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Emergency services warn people to prepare for summer disasters

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Australians are being urged to put safety at the top of their list of things to do this summer, with wild weather forecast to cause havoc across the festive season.

Emergency services organisations are gearing up for a busy summer and are warning that people should have a plan in place in the event they are caught out by a natural disaster.

It comes as the Bureau of Meteorology released its long-range forecast for summer, stating it was likely to be wetter along coastal NSW, most of Victoria, South Australia, large parts of Queensland, as well as northern and eastern Tasmania.

NSW State Emergency Service Commissioner Carlene York said that with many roads flooded and properties isolated, it is important for people to take extra care while driving in flood-affected areas.

“Many of the rescues completed by our SES volunteers have unfortunately been for people caught in their vehicles by floodwater, so if you need to be on the road in these areas, please plan ahead and in the event you do come across a flooded road then stop, turn around and find another way,” Commissioner York said.

The bureau warned any significant rainfall could lead to flooding where rivers were already high, dams were full and catchments were wet.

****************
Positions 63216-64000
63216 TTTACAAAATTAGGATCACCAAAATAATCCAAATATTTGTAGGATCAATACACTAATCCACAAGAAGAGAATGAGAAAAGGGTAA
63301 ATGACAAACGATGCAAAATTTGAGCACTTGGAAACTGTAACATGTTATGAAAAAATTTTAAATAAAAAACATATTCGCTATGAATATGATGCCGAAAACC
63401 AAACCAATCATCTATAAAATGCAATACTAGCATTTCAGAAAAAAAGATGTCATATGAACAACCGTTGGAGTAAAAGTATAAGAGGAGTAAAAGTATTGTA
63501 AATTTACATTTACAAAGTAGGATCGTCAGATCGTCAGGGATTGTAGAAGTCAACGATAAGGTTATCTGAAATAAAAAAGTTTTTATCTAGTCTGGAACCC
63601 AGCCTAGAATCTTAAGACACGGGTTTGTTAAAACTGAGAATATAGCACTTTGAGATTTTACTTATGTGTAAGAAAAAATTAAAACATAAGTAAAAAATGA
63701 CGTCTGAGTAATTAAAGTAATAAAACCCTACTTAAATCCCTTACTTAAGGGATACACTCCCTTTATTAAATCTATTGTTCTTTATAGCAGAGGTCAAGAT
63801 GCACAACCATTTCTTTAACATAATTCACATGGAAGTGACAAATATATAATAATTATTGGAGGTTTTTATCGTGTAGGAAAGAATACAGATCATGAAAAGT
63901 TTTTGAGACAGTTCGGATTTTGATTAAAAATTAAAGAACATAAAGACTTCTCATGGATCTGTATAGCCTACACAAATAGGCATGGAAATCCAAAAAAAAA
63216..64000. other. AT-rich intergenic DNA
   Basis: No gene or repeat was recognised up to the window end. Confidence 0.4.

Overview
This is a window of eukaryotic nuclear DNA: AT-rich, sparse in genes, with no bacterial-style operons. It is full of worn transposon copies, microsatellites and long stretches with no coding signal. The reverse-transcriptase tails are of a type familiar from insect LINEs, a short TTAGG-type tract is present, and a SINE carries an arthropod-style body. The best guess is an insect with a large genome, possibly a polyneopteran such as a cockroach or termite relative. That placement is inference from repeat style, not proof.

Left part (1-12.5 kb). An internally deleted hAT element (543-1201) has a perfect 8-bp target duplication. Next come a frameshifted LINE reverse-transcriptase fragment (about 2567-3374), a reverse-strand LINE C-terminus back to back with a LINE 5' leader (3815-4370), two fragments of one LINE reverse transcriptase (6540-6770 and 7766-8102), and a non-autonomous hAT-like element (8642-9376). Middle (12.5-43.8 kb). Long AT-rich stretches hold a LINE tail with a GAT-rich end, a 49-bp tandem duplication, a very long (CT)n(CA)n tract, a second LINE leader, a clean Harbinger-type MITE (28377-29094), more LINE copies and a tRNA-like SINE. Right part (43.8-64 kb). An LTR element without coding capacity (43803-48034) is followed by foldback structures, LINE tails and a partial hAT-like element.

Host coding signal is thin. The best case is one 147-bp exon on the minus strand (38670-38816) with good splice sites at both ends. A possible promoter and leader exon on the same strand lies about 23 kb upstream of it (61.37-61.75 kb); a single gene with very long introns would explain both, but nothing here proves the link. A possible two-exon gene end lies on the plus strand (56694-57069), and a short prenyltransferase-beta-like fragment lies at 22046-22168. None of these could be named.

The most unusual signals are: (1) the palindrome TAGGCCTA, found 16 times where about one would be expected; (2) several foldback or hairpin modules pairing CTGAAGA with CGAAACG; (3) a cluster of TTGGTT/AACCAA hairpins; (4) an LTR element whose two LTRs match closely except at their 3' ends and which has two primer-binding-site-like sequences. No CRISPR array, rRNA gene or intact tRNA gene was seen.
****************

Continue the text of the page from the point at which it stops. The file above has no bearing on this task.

“Above-average rainfall also increases the risk of landslides and tree falls in areas of steep terrain and very wet soils,” the bureau said.

But it’s not just the rain residents need to be aware of this summer, with Fire and Rescue NSW Commissioner Paul Baxter warning families need to remain vigilant regardless of how they spend their holidays.

“Whether it’s planning for any potential bushfire danger in your area or something as simple as putting up lights on your Christmas tree, please keep safety in mind,” Commissioner Baxter said.

NSW Rural Fire Service Commissioner Rob Rogers said the persistent rain has led to good grass and crop growth across NSW, especially in western parts of the State.

“As the warmer weather sets in, the landscape will dry out, increasing the risk of dangerous and fast-moving grass fires,” he said.

“So I am urging people to know your risk and familiarise yourself with the new Fire Danger Rating System which has been simplified into four levels – Moderate, High, Extreme and Catastrophic – with clear actions for each level.”

NSW Emergency Services Minister Steph Cooke said the summer months are notorious for a heightened risk of severe storms.

“As we have seen repeatedly this year, natural disasters can affect anyone at any time, so the key safety tips of preparing a bush fire survival plan, not driving through floodwaters, swimming between the flags and making sure your home is fire-safe are just as important as ever,” Ms Cooke said.

“We want everyone to have a great summer season and the way to achieve this is to be prepared, know your risk and look out for each other.”

Overall, the weather bureau warns there is an increased risk this summer of:

  • Prolonged heatwaves with higher humidity in southern areas;
  • Above average tropical cyclones and tropical lows;
  • Coastal flooding in the east and north; and
  • Marine heatwaves.
Read related topics:Weather

Story Credit: news.com.au

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